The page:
By now you know that the old downtown Statler Hilton has been sold. Finally. The Ricchi Investment Group out of San Antonio bought the thing from Hamsher International. But in late 2009, it looked like a mysterious fellow named Richard Chiu was going to save the landmark. Then, well, it didn’t look like that. As the hotel’s future grew murky, Brendan McNally wrote a story for us in June 2010. He tried to interview Chiu, with no success.
So it came as a bit of a surprise, when we received the following letter from Chiu today. It is dated April 8, 2011, and was sent via international mail from Warwick’s Paris office. Chiu takes issue with some points in the story. We stand by it.
On a trip to Dallas last month, I was made aware of an article that appeared in the June 2010 edition of your magazine. Titled “The Case of the Mysterious Mr. Chiu and the Statler Hotel,” the article contained several factual errors.
The article states, “Chiu is no newcomer to the Dallas hotel business. In fact, he entered it 20 years ago, when he bought what was then Dallas’ greatest hotel, the Statler, and ran it into the ground …”
I have never owned or operated the Statler Hotel. It was owned by Hamsher International, a Hong Kong based firm in which I am not a director nor a shareholder, and nor have I ever been in the past. A family member controls Hamsher International, which acquired the hotel some 20 years ago. I have never been involved in the management or operations of this project. My only involvement with this hotel started some two years ago when this family member asked me to carry certain messages to the City officials with whom I met three times. During these meetings, I carried the messages of this family member and reflected back to him the views of these City officials. I have always made it very clear to the City officials that Warwick Hotels was not involved or implicated in this exchange of views.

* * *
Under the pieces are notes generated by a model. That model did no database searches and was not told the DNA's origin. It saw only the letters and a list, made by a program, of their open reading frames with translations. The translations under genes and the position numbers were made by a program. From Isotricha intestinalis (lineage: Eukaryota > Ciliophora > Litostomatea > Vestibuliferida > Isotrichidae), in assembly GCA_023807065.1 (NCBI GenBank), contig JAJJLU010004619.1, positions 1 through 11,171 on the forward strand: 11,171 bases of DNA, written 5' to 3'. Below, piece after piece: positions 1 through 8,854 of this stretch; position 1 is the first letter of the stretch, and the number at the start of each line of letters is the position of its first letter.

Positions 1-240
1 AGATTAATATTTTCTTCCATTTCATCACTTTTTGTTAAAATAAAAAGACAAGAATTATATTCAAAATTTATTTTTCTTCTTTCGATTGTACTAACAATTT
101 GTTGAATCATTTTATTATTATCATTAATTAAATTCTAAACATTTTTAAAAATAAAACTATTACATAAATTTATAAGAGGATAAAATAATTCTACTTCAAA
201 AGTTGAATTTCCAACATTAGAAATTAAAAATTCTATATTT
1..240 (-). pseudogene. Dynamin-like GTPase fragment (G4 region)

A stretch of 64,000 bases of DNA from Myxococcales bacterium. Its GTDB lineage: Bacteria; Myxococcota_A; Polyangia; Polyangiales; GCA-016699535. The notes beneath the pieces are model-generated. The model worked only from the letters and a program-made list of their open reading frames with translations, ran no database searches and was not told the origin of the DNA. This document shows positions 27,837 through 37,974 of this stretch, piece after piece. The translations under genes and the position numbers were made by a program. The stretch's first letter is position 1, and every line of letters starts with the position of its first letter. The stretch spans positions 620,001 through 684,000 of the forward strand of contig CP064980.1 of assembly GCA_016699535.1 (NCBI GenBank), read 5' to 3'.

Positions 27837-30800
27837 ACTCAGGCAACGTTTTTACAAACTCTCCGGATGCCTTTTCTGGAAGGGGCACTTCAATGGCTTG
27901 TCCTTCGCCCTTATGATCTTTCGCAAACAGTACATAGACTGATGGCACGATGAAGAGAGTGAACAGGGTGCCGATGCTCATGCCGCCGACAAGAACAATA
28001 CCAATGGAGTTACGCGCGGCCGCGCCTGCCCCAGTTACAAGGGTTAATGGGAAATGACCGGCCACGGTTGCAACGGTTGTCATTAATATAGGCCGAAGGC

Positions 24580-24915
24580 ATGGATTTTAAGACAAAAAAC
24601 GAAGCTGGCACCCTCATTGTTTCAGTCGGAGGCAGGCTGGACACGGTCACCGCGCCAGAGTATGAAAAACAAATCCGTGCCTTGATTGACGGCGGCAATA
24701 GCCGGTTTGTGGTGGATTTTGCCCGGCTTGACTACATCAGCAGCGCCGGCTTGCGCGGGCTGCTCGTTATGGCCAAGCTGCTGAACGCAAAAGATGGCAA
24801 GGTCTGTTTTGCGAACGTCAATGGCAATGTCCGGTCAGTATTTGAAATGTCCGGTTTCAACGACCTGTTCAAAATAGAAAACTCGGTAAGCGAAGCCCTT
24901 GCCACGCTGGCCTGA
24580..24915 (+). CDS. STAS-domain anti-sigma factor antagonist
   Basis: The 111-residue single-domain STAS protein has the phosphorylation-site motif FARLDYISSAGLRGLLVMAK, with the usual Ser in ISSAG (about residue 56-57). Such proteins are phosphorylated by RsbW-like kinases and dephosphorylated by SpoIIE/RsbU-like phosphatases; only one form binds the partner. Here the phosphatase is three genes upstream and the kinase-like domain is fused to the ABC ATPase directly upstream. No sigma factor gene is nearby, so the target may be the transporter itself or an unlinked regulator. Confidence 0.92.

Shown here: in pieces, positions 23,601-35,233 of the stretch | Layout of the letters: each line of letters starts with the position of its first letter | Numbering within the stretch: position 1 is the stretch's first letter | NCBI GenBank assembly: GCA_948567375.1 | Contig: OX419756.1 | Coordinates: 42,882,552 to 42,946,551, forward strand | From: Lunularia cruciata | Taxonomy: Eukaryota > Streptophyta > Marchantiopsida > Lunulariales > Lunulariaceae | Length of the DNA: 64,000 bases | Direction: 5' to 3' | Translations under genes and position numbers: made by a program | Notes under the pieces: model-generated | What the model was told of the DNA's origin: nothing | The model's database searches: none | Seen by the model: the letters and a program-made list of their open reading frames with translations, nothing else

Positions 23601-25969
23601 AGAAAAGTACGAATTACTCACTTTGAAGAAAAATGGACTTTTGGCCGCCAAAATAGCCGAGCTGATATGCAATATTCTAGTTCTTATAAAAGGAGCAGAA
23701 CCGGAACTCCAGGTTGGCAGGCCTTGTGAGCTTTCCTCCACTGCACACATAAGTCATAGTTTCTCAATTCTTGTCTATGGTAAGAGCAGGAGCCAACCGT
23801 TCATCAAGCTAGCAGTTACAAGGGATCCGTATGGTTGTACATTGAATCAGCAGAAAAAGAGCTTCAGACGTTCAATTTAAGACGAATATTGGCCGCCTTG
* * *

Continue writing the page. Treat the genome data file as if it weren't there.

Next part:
The article also refers to my company, Warwick International and contends that I “borrowed the (Warwick) name …. after learning that the Warwick had been built by publishing mogul William Randolph Hearst.” After I purchased the Warwick New York Hotel, I owned the name and decided to use it as the brand name of our Group.
Finally and egregiously, the article refers and draws “similarities” to one of my ventures in Australia, suggesting that I made promises that were not kept. On the contrary, I fulfilled every obligation and engagement made in relation to that project. The article’s statements were therefore incorrect.
My company invests tens of millions of dollars every year in renovating and maintaining our worldwide hotels, many of them are of historic significance. It is a gravely serious charge to imply I would mismanage any hotel in the manner described in this article. At this point in time, I kindly ask you remove the article on D Magazine’s website and other related websites immediately.
President Warwick International